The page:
Imagine a bold reinvention of U.S. geography. Vermont, home of the dreaded Bernie Sanders, is forced to merge with Connecticut, and the rest of New England marches northward in celebration of the socialist purge. The Carson campaign would like you to know: If such an imaginary hybrid state did exist in real life, Carson would definitely not support Syrians taking refuge there.

Last night, the candidate’s campaign posted a map about Syrian refugees in America to Twitter and Facebook. Governors of the states in red on Carson’s map have taken public stances against allowing refugees, while the blue have supported refugee access and the gray have remained neutral. By bravely saying “NO,” Carson is aligning himself with the red states.

It was a concise and visually appealing way of arguing that Carson is just as paranoid and xenophobic as his competitors—except that some of those red and blue states aren’t where they’re supposed to be. Occasional Gawker contributor Joe Veix helpfully pointed out the inconsistencies on Twitter.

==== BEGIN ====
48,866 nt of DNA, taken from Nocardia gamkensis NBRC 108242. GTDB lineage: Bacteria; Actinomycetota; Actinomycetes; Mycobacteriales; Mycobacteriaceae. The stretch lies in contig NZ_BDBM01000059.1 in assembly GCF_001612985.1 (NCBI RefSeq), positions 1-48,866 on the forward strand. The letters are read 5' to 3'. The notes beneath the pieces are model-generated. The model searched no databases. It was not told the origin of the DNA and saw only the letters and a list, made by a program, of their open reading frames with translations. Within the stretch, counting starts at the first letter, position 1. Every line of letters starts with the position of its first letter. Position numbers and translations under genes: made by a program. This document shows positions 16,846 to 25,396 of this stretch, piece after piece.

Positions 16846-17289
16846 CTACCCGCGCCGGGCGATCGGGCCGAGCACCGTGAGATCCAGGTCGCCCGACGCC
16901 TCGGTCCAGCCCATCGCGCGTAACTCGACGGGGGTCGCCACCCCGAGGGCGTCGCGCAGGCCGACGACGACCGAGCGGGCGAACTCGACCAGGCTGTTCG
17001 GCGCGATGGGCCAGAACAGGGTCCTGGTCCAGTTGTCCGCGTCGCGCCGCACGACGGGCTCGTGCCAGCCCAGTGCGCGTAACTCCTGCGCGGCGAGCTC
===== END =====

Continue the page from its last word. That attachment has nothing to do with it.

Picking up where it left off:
Somehow, every state northeast of New York was pushed toward Canada and the Atlantic Ocean, except for Vermont, which kept its usual spot but grew a tumor. The most bizarre part is the specificity of the error: it’s not like some design intern accidentally flipped the map upside-down or inverted its colors. It looks like it was done deliberately.

In any case, Carson’s social media team has since rejected this revolutionary vision for America’s future and updated the map accordingly.

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